A method is given for selecting epithelial cells directly from primary mammary tumors in Methocel suspension culture. The frequency of colony-forming units in primary tumors was approximately 10-4. Colonies grew by cell division; formation and growth of colonies was cell density dependent. Five Methocel isolates were established in monolayer culture and characterized. Two were epithelial, evidenced by functional occluding junctions. The other three were not typed in vitro, although they formed carcinomas in vivo. All were subtetraploid by passage 10.
There were variations in ability of the five Methocel isolates to reclone in suspension that appeared to be due to the evolution of anchorage-dependent variants during their growth in monolayer culture. These variants could be purified by limiting dilution plating on solid substrates.
The five Methocel isolates and their derivative variants were used to determine correlations between transformation markers and tumorigenicity. Only three Methocel-derived sublines of nine tested, including two recloned in Methocel, were tumorigenic at all when inoculated in two sites of three syngeneic hosts, one athymic. The other six were nontumorigenic. The tumorigenic sublines were less tumorigenic than uncultured cells of parent tumors or parent tumor cells grown in primary monolayer culture. Thus, anchorage-independent growth is not a reliable marker for the tumorigenic mammary phenotype. No correlation was found between two other “contact-related” transformation markers, rapid growth rate and monolayer overgrowth, and tumorigenicity. The three transformation markers were expressed independently. Both tumorigenic and nontumorigenic sublines expressed mammary tumor virus antigens M.W. 28,000 protein and M.W. 52,000 glycoprotein, although only a minor fraction of cells contained the M.W. 52,000 glycoprotein. These data emphasize the heterogeneity of phenotypes in mammary tumors as well as differences between fibroblasts and mammary epithelium in models of neoplastic transformation.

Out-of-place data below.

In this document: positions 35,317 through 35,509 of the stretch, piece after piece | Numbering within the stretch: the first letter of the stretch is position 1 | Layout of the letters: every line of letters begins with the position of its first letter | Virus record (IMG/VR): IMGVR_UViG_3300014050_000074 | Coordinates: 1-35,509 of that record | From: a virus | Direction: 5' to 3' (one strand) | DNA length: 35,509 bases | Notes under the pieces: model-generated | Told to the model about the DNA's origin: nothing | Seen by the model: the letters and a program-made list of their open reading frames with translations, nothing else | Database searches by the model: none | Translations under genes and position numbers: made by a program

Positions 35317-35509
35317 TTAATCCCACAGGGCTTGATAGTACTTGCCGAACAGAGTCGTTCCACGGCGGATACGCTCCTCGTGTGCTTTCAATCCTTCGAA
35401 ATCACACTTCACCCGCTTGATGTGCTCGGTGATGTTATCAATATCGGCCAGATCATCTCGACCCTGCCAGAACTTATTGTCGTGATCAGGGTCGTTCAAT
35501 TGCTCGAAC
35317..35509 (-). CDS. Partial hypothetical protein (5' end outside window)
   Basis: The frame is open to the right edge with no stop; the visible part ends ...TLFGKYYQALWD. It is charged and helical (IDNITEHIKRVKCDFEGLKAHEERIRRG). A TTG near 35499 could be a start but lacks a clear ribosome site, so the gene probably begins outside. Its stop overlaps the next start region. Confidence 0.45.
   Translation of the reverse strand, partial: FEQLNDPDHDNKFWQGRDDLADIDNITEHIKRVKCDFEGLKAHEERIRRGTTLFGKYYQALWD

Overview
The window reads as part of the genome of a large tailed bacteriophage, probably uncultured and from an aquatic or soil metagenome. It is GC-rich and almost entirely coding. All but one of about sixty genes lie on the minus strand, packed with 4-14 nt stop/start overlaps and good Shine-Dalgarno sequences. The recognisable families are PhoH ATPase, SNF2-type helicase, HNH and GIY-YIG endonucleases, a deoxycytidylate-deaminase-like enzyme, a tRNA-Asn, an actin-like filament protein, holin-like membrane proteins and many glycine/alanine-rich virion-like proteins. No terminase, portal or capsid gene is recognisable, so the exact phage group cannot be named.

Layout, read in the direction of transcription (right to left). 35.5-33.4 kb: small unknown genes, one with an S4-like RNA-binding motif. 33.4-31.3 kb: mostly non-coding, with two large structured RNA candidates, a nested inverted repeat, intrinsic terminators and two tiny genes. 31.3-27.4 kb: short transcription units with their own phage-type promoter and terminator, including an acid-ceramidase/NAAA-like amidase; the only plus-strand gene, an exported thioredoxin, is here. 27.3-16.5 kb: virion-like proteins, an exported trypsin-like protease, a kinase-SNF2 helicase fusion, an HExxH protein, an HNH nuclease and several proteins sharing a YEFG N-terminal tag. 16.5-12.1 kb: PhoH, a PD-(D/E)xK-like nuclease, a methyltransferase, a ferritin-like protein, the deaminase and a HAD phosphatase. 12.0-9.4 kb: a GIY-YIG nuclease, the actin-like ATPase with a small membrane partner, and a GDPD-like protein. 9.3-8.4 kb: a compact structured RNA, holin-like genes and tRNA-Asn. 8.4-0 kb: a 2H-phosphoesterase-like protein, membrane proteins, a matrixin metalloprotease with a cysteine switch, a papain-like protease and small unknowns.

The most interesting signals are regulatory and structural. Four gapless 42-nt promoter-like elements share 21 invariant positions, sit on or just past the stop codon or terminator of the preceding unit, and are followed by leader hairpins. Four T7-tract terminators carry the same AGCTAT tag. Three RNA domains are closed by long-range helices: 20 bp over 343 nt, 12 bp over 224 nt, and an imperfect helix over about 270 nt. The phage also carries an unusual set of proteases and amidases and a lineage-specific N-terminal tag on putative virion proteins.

This work was supported in part by National Cancer Institute Grant CA-18175, National Cancer Institute Contract NO1-CP-81001, and an Institutional grant from the United Foundation of Greater Detroit.